Every so often, I get jaded. I start to believe that since I’ve lived in NYC so long, I’ve seen everything. People tossed from cars into fountains? Seen it. Bodies from 1930’s mob hits unearthed during a prep school renovation? Doesn’t even make the news. Hurricanes? Subway strikes? Exploding manhole covers? Yawn. Some guy scaling a building like he’s going up the North Face? Yeah, that – AND the copycat who showed up less than 2 hours later to try the same stunt .
But this week, a news story hit that really made me sit up and take notice. This is a story that combines several NY obsessions: random crime, hidden menace, and brunch.
Granted, if this great city were able to deal with mental health issues effectively, half our news items would disappear – including this one. But we don’t. We allow the mentally deranged to roam our streets unattended, unaided, and untethered from reality until such time as they break a law. Anyhoo. Let’s get to the story.
One fine day, the employees at Sarabeth’s on the Upper West Side show up for work. It was a typical Sunday morning. Sunday, by the way, is brunch day in Manhattan. Brunch is an institution here, and the best brunch places often refuse to take reservations. You get your group together, you put your name and guest count on the list held by the greeter at the front, and you wait on the sidewalk outside until someone calls your name. The kids run around, the adults chat, and everyone peers jealously at the lucky diners who are already seated and being served mimosas in festive glasses.
The wait is never less than 30 minutes; 30 minutes is fine. People usually start balking when the time goes over an hour, but there are hardy souls who will queue up for a really great brunch place and wait for 90 minutes or more. It sharpens the appetite.
Sarabeth’s is one of those places. It is justifiably famous for its range of jams and fruit spreads which are available for purchase wherever fine food products are sold. The pancakes, waffles, omelets, brunch drinks – delicious! If you are motivated enough to show up at the crack of dawn (8 am, when it opens), you’ll be spared the longest waits and the muffins are hot out of the oven.
On the other hand, those who work in the restaurant industry between auditions tend to hate brunch. I have a friend who, to this day, can’t bear the sight of a poached egg. If you’re thinking of working in a restaurant while auditioning for your one big break on Broadway, you’ve come to the right place. Brunch cafes almost always need charismatic, talented actors who can plate and serve hundreds of eggs Benedict per hour. You’ll need a cool head and physical strength.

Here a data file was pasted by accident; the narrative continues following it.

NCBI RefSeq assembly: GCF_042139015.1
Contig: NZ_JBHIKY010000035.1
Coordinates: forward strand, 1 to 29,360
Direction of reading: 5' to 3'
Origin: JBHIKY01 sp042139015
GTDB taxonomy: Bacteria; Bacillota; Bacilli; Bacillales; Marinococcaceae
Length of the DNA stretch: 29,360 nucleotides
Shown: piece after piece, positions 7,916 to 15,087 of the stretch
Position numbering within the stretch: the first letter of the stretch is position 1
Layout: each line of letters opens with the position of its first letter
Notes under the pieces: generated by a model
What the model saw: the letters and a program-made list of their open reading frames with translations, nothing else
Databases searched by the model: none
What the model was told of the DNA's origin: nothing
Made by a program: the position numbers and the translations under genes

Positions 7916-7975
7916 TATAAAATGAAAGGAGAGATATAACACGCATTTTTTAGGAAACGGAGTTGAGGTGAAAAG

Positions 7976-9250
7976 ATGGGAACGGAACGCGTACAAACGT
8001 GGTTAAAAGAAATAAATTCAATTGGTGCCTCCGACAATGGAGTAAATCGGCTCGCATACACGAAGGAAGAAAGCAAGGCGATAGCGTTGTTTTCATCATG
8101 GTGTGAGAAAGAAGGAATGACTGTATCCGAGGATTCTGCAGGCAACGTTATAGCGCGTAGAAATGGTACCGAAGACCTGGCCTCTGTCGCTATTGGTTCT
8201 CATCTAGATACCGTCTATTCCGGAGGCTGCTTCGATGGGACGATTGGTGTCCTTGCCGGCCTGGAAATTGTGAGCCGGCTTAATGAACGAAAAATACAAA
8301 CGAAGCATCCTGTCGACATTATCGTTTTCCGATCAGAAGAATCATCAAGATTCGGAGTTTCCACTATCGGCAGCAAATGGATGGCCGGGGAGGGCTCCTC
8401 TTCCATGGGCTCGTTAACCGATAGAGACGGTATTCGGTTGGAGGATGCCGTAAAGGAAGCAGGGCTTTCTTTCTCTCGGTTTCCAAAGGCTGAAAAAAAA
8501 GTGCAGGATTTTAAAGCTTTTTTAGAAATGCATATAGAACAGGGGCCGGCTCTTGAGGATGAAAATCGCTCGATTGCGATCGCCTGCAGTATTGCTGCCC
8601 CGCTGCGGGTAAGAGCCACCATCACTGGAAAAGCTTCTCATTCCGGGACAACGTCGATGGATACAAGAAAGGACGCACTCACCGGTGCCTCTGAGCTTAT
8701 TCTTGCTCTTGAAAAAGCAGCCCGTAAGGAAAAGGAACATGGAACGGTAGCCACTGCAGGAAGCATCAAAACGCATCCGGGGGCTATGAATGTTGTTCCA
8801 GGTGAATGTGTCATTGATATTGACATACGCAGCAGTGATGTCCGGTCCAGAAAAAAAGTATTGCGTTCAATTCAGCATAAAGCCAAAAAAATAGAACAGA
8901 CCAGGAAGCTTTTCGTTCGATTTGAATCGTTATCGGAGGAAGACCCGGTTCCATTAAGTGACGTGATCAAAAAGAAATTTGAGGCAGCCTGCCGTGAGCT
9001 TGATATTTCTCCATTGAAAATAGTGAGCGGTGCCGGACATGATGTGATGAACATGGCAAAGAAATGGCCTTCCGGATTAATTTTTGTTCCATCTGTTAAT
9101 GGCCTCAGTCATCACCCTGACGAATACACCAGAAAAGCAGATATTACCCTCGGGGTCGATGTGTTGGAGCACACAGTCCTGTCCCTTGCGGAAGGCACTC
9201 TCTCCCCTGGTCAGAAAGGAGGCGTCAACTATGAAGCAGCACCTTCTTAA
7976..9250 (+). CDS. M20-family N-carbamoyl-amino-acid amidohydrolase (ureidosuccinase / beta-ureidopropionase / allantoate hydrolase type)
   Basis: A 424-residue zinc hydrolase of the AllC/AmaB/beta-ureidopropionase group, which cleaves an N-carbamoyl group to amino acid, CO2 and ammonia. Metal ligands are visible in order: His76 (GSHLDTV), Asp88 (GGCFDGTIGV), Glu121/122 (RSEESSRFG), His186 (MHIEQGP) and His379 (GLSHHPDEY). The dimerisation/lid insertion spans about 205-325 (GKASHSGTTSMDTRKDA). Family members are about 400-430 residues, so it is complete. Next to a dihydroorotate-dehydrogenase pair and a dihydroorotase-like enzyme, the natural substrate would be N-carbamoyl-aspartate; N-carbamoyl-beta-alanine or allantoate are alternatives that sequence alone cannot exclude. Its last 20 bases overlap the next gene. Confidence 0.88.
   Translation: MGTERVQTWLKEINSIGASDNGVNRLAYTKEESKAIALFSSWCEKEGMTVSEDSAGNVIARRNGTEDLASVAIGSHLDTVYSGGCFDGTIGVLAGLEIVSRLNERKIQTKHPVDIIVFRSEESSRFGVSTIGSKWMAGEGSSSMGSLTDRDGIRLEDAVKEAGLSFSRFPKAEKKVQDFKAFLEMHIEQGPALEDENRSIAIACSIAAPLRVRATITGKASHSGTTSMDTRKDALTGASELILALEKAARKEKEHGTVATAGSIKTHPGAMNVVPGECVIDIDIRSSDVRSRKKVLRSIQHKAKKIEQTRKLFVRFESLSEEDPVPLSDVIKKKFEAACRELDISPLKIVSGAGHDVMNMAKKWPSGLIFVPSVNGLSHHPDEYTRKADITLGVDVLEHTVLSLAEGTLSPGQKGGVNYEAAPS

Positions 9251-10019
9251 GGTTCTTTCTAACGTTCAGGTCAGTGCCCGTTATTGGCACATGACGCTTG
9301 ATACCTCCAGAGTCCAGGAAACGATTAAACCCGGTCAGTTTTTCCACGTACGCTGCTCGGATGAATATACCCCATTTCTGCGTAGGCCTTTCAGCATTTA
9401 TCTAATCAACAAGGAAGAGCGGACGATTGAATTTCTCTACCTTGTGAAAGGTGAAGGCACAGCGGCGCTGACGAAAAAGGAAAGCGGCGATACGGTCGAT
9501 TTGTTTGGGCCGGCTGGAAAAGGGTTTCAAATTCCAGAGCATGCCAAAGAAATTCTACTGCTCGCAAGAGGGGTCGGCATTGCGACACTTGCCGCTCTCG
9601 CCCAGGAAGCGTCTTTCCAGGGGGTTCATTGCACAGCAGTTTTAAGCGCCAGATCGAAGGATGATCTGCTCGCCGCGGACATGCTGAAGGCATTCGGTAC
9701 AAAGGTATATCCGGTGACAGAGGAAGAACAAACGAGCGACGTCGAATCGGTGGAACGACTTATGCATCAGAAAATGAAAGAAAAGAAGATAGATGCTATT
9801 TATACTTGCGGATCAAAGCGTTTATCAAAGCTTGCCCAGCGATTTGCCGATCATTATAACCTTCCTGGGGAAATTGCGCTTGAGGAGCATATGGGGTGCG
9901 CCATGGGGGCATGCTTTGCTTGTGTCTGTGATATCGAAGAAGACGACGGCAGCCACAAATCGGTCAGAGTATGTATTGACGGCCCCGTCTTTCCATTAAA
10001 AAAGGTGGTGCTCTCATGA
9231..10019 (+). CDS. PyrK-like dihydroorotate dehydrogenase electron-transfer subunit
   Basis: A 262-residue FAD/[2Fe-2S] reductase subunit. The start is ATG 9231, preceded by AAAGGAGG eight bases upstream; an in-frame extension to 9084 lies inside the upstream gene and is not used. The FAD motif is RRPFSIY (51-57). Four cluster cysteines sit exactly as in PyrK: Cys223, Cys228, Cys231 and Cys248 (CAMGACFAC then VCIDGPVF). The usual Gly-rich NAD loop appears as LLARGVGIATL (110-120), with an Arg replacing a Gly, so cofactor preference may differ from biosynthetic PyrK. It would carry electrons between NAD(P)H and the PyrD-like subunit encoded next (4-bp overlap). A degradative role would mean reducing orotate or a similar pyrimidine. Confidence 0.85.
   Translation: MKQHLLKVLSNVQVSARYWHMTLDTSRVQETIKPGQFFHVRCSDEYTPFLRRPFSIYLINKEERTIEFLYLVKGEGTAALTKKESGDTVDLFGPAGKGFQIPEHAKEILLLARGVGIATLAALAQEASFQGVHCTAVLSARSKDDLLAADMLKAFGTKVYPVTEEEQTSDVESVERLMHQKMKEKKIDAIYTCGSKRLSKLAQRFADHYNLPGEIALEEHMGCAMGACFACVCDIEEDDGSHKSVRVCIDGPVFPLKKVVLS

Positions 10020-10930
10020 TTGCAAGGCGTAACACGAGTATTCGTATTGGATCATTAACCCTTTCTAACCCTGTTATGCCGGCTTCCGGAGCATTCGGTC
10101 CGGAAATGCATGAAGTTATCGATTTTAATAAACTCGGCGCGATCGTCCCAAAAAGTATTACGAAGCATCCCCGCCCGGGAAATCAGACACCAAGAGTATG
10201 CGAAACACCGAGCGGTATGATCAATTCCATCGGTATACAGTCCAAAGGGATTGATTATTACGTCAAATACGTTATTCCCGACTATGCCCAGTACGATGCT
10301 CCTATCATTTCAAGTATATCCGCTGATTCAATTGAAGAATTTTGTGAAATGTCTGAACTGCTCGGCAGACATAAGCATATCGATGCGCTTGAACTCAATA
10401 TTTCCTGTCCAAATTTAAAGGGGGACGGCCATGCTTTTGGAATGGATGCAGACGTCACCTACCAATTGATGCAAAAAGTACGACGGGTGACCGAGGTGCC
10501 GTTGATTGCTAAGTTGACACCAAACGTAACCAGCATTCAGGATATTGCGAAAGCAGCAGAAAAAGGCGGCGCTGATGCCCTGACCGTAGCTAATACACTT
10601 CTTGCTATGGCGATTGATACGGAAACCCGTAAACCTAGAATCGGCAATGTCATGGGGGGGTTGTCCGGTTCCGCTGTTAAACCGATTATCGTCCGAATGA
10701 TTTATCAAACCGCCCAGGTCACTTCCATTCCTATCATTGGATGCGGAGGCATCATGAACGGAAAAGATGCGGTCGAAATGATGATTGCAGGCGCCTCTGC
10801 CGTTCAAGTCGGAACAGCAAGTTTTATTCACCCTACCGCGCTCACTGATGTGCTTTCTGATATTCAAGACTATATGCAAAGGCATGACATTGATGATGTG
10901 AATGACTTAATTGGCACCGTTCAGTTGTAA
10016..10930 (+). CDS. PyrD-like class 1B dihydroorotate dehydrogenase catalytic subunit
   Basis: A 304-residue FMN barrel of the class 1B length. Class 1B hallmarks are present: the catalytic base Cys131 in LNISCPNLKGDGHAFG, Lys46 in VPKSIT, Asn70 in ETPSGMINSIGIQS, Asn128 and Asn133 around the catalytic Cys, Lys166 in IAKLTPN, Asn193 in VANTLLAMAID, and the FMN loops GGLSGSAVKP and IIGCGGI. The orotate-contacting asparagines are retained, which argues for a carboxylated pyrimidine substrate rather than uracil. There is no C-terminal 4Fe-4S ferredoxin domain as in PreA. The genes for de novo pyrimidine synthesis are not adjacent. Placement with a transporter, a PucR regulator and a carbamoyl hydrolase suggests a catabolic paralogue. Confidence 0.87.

This combination of skills came in handy for the staff last Sunday, when a man unexpectedly emerged from the freezer in Sarabeth’s kitchen. He said he was attempting to escape from Satan. The man, unrecognized by any of the staff, seized a knife and began to menace the employees. News reports stressed that no one in the kitchen recognized him. This is important: apparently the sight of enraged, murderous ex-employees is not uncommon in the seedy underworld of brunch service.
The staff were able to disarm him and take him to the floor. At that point, the knife-wielding crazy person claimed HE was the one who needed help, and asked for an ambulance. When the ambulance arrived, it was too late. The mystery man was dead.
There are so many unanswered questions. I’m willing to grant that Satan was after his soul, but how did Satan get this guy into Sarabeth’s? Subsequent reports gave the man’s name, the fact he was recently released from jail in Boston, and was a suspect in a murder case from 1988. Why was he in a freezer? Was he there since 1988? The cause of death was heart failure, but how? Does Sarabeth’s really keep the fridge so cold that it’s lethal? You’d think a brisk knife-attack with Satan at one’s back would warm up the blood to room temperature pretty darn fast. Furthermore, he’d been inside for 3 hours or more – do you really mean to say no one needed to reach in to defrost more hollandaise until 11 a.m.? On a Sunday, the busiest brunch day of the week? That’s surprising.
As mysteries go, this is minor. It’s not the Mary Celeste. It’s not a vanished Malaysian flight. Still, if I were the manager at Sarabeth’s or any other popular brunch spot, I’d change the locks, institute regular before-closing and after-opening checks of all storage spaces, and maybe get some sage candles and holy water from a local Botanica, just to be on the safe side. And I’d definitely 86 the deviled eggs from the menu.